INDIAN OCEAN -- Maritime forces from Australia, India, Japan, and the United States completed Phase II of the multi-lateral naval exercise, Malabar 2020, November 20.
The exercise improved integration between Australian, Indian, Japanese, and U.S. maritime forces and provide an opportunity to conduct engagements highlighting cooperation between allies and partners in the Indo-Pacific.
"The exercises conducted during Malabar provided opportunities to enhance our interoperability and strengthens our maritime partnerships with India, Australia, and Japan," said Capt. Elaine Collins, commander, Destroyer Squadron 9. "Our ability to replenish ships at sea, conduct live firing exercises and communicate with one another, ship-to-ship, demonstrates our cooperation and shared goals of fostering security and stability in the Indo-Pacific region."
With the arrival of Nimitz Carrier Strike Group in Phase II, nations involved were able to further strengthening the integration of their naval air forces through air and air defense exercises.
“Operating with Australia, India, and Japan via cross-deck landings, carrier landing approaches and aerial refueling during Malabar has been instrumental in enhancing the compatibility of our naval air forces,” said Capt. Todd Cimicata, commander, Carrier Air Wing 17. “We are honored by the professionalism of our partners, and look forward to flying together again as we reinforce our mutual desire to improve maritime security in the global commons.”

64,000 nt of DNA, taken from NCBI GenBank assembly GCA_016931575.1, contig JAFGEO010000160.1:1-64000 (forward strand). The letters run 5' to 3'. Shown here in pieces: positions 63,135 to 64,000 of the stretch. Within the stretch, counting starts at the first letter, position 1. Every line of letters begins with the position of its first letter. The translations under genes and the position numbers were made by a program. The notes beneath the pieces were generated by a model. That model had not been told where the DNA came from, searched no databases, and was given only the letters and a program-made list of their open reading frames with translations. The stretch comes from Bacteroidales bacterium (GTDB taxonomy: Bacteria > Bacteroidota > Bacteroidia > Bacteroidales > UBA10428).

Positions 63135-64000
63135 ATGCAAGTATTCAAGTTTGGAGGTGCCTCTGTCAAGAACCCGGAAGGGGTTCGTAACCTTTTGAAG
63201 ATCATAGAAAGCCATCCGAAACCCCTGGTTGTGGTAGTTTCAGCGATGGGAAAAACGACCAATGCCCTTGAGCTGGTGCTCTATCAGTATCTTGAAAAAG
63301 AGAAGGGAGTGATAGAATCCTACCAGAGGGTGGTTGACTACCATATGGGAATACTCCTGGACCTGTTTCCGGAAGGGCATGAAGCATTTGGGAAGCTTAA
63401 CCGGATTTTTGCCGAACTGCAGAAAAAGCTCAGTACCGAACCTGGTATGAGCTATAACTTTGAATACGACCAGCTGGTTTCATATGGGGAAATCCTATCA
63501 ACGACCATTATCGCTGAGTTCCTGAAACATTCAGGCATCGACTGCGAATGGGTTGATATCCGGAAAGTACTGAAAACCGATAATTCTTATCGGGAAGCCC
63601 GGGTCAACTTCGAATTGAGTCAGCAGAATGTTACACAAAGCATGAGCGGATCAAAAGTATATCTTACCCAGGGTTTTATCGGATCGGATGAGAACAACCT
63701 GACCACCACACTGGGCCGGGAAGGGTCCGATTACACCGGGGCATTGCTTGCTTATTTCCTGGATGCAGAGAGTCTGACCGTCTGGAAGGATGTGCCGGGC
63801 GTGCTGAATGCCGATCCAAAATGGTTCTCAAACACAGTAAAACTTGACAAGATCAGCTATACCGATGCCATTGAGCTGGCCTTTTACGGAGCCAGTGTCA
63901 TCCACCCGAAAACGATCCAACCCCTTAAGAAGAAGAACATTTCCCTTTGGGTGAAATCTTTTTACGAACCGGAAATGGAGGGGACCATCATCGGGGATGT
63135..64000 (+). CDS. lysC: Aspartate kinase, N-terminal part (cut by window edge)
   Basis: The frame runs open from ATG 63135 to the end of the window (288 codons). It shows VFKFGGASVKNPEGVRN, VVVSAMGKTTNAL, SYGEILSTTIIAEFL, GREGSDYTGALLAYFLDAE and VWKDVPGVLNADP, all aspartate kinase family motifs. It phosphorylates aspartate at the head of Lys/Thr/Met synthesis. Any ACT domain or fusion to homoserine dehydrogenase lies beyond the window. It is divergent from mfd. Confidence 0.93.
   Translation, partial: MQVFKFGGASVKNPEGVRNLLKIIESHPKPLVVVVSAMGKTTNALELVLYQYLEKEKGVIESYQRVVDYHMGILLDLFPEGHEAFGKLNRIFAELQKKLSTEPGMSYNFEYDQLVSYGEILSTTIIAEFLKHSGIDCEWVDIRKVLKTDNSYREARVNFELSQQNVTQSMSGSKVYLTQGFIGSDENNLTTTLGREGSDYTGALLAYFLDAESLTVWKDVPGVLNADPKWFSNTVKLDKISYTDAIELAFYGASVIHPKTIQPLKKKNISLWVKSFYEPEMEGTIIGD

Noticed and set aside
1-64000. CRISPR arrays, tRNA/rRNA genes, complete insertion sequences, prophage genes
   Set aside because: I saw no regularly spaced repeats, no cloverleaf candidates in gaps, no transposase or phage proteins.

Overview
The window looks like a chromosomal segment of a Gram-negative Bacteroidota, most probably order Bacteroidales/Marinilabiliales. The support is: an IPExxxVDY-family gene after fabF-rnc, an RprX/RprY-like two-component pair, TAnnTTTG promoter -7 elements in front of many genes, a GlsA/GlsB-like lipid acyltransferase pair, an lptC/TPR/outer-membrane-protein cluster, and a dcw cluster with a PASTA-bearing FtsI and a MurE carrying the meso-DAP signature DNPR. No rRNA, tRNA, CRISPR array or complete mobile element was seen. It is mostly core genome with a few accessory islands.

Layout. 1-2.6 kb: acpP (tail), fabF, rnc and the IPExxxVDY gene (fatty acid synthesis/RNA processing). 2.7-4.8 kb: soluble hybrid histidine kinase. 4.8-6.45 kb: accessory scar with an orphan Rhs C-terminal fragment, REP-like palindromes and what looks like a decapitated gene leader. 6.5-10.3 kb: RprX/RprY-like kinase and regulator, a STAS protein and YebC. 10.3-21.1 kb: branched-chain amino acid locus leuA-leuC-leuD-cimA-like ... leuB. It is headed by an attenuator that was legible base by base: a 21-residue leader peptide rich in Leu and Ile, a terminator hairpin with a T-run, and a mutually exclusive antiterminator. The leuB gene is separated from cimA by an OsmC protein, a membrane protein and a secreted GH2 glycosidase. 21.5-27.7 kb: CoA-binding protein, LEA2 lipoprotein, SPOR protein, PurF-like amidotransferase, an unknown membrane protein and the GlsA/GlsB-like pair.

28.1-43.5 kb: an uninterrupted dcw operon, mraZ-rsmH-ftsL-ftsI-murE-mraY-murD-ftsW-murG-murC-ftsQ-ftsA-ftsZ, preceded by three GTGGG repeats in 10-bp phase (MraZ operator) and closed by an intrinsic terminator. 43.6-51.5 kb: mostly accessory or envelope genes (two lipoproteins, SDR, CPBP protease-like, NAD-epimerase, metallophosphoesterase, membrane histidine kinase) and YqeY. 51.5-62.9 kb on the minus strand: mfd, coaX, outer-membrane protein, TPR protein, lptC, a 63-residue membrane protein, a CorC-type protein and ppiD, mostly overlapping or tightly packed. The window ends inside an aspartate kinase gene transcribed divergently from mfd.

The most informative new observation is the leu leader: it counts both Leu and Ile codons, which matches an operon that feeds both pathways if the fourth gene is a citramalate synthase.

The events of Phase II of Malabar included a photo exercise, night operations, air defense exercises, helicopter cross-deck evolutions, carrier landing approaches, underway replenishment approaches, gunnery exercises, and antisubmarine warfare exercises.
“HMAS Ballarat’s participation in Exercise Malabar demonstrates Australia’s enduring commitment to contribute to the security, stability and prosperity of the region,” said Commander Anthony Pisani, Commanding Officer HMAS Ballarat.
Malabar 2020 is the latest in a continuing series of exercises that have grown in scope and complexity over the years to address the variety of shared threats to maritime security in the Indo-Pacific where the U.S. Navy has patrolled for more than 70 years promoting regional peace and security.
Nimitz Carrier Strike Group is currently deployed to the 7th Fleet area of operations in support of a free and open Indo-Pacific.
U.S. 7th Fleet conducts forward-deployed naval operations in support of U.S. national interests in the Indo-Pacific area of operations. As the U.S. Navy's largest numbered fleet, 7th Fleet interacts with 35 other maritime nations to build partnerships that foster maritime security, promote stability, and prevent conflict.